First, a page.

54. 40. 30 --no-std-crt0. 30 --short-is-8bits. 98 --stack-loc <Value>. 45 --nogcse. 51 --iram-size <Value>. 21. 87 --dumpdeadcode.linkOption]. 99 --std-sdcc89. 35 --debug. 30 --funsigned-char. 31 --dumpraw. 25 -V. 30 --dumlrange. 29 --nostdinc. 27. 31 --no-c-code-in-asm. 30 --idata-loc <Value>. 35 --code-size <Value>. 26. 30. 30 --nostdlib. 21. 25. 31 --dumplrange. 27. 29. 97 --all-callee-saves. 26 --int-long-reent. 31 --compile-only. 29 --callee-saves. 27 --more-pedantic. 30 --data-loc <Value>. 26. 31 --use-stdout. 28 --nolabelopt. 31 --dumploop. 28. 26. 29 --c1mode. 28 --noinduction. 29 --out-fmt-ihx. 49 --code-loc <Value>. 27. 30. 29. 45 --less-pedantic. 27. 32 --vc. 8. 51. 52 --model-medium. 30 -Umacro. 97 --print-search-dirs. 35 --codeseg <Value>. 32 --verbose. 31 --fdollars-in-identifiers. 35 --xstack. 40. 76 --disable-warning. 24. 27 --peep-asm. 28 --nojtbound. 35. 30 --lib-path <path>. 26. 27 --model-small. 30 --i-code-in-asm. 28 --noinvariant. 30 -Wl linkOption[. 26 --out-fmt-s19. 31 --std-sdcc99. 26 --main-return. 45 --model-large. 28 --noloopreverse. 25 -S. 30 --no-gen-comments. 30 --no-pack-iram. 25 -E. 27. 29 --opt-code-speed. 27. 33. 30. 54 --xstack-loc <Value>. 30. 30. 30 --version. 65. 38. 30 -Wa asmOption[.Index __ (prefix for extended keywords). 26 -M. 27 --std-c89.asmOption]. 26 -Wp preprocessorOption[.preprocessorOption]. 29. 25 -L <path>. 18. 31 --cyclomatic. 26 -c. 31. 99 --Werror. 28 --nooverlay. 35 --stack-size <Value>. 32 --dumprange. 30 --opt-code-size. 26 -Aquestion(answer). 45 --no-xinit-opt. 29 --xdata-loc<Value>. 29 --constseg <Value>. 7. 26. 31 --dumpregassign. 26 --xram-size <Value>. 99 --std-c99. 25 -D<macro[=value]>. 29. 27. 29 --no-peep-comments. 47 --peep-file. 32. 25 -C. 30 --acall-ajmp. 26 --pack-iram. 31 --float-reent. 29 110 . 31 --dumpgcse. 8. 7. 55. 27 --no-peep. 31 --stack-auto. 25 -MM. 35 --xram-loc <Value>. 29 -I<path>. 31 --dumpall.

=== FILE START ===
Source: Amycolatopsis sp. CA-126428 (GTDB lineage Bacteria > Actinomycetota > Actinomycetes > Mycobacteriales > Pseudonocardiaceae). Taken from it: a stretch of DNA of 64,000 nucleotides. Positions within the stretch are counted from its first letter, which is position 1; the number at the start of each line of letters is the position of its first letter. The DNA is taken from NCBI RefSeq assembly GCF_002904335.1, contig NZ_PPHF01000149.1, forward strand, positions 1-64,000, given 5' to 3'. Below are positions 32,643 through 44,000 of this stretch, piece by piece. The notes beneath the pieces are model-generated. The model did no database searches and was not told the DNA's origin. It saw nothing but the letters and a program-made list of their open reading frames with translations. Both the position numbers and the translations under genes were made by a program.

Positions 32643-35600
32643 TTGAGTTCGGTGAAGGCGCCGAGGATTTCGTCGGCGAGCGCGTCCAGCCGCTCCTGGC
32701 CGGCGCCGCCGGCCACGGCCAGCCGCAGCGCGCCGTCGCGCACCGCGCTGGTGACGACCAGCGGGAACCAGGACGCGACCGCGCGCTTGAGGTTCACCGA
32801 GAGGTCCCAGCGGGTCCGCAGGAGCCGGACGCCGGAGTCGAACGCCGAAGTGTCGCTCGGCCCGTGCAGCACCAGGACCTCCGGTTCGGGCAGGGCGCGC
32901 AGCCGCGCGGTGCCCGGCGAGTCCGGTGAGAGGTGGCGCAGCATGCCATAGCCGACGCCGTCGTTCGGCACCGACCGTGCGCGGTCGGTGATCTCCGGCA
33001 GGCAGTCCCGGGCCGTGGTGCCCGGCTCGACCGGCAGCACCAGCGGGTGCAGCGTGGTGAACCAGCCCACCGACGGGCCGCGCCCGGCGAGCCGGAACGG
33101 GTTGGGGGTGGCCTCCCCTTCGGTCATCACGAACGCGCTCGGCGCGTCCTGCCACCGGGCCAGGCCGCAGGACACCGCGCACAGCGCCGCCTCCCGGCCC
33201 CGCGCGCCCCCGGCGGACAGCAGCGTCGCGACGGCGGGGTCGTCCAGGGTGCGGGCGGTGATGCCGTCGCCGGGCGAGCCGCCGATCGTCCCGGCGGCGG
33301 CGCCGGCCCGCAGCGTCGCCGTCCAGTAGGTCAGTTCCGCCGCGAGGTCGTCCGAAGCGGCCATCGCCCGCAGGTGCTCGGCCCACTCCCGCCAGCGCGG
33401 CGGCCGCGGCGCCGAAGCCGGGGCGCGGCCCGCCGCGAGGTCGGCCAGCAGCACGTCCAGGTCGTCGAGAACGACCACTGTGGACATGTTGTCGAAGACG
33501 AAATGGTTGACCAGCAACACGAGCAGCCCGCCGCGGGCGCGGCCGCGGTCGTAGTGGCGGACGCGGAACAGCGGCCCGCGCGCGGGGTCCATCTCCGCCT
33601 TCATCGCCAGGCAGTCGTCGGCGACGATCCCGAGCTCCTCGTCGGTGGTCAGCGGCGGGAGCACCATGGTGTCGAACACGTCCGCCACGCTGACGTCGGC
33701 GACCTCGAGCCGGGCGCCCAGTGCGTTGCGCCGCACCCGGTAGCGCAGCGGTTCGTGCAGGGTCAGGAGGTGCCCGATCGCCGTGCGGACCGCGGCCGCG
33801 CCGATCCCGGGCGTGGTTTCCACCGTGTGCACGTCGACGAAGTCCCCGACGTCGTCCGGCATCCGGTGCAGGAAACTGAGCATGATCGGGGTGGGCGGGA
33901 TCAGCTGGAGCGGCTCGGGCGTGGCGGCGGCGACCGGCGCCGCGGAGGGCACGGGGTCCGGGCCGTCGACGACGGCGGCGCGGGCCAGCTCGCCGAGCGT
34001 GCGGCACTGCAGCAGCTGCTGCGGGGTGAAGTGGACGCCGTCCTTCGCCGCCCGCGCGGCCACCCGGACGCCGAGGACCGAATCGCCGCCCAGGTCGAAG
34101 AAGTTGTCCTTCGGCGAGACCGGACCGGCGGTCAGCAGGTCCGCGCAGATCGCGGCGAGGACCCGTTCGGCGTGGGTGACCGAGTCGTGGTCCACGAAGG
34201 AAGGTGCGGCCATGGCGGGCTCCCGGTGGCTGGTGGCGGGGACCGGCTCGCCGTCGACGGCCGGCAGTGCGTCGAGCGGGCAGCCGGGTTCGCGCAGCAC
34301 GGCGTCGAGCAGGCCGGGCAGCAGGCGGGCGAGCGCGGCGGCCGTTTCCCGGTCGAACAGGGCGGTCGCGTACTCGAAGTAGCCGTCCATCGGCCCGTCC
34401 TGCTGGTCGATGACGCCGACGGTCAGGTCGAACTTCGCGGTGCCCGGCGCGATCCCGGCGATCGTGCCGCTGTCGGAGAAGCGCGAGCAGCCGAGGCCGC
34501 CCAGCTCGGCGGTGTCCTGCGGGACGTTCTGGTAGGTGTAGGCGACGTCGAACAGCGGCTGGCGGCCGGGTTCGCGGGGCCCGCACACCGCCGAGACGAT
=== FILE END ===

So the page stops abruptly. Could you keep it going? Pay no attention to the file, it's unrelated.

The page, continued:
37. 7. 21. 30. see Subversion Cyclomatic complexity. 31. 41 cvs. 102 compiler. 21 <file>.h (include file). 46–48 _asm.rst. 34. 60 Bankswitching. 39. 95 AOMF. 85 d52 (disassembler). 38 ACC (mcs51. 36 data (mcs51. 22 <file>. 45.h>. 21. 34 Changelog. 22 <file>. 25 -mmcs51. 100 d52. 21. 25 -dN.map. 34 block boundary. 84 Compatibility with previous versions. 30. 25 -mxa51. 21 at. 24 Communication Bug report. 25 -dM. 37. 84 Mailing lists. 75. 37 <file>. 13 Byte swapping.INDEX -dD. 85 code. 59 code banking (limited support). 8051. 97 Assembler routines (non-reentrant). 45 __at. 95 C FAQ. 8 bitfields. 21 <file>.lib. 85 C Reference card. ds390 storage class). 21 Assembler options. see sdcpp critical. see sdcpp. 37 <file>. 84 Trackers. 41. 21. 34. 94 Bit shifting. 85 ar. 36 __data (hc08 storage class). 37. 25 -mpic16. 88 RSS feed. 21 <file>. 26 -v. 36 <file>. 76 <file>. 106 111 INDEX . 36–38.lnk.rel. 6 Absolute addressing.dump*.lst. 45 atomic. 26. 87 Feature request. 37. 30 Assembler routines. 21. 79. 25 -o <path/file>. 24 -mds400.ihx. 87 Building SDCC. 32. 91 cpp. 9 code page (pic14). 34 Bit rotation. 7 Compiler internals. 36. 29 -pedantic-parse-number.cdb. 85 Carry flag. 26. 31. 88 checksum. 98 Any Order Bit. 25 B (mcs51. 24 -mgbz80. 36. 41 __critical.sym. 25 -mhc08. 59 Basic blocks. 41. 50 Assembler source. 49 backfill unused memory. 82 const. 25 -mz80. 61 Command Line Options. 26.adb. 34. ds390 register).asm. 88 Monitor. 90. 84 Patch submission. 52 ˜ Operator. 35. 46–48 Assembler documentation. 68 <file> (no extension). 76 <file>. 49 Assembler routines (reentrant). 88 Forums. 8. 24 -mpic14. mcs51 CPU. 21 <file>. 84 wiki. 33 __code. 94 Bit toggling. 25 -mavr. 82 8031. ds390 register). ds390 storage class). 37 <file>. 8. 32. 102 ANSI-compliance. 45. 8052. 85 Dead-code elimination. 31 Copy propagation. 83 Assembler listing.mem. 22 banked. 34. 21. 25 -mds390. 82 __bit. 38. 31. 33 code banking. 49. 85 data (hc08 storage class). 84. 8032. 35 __data (mcs51. 24 __asm. 22 cmake. 29 <NO FLOAT>. 42 AVR. 21. 21–23 <file>. 37 Bug reporting. 108 bit. 47. 46 Annotated syntax tree. AOMF51. 21 <stdio. 76 Application notes. 35 DDD (debugger). 52. 49 Aligned array.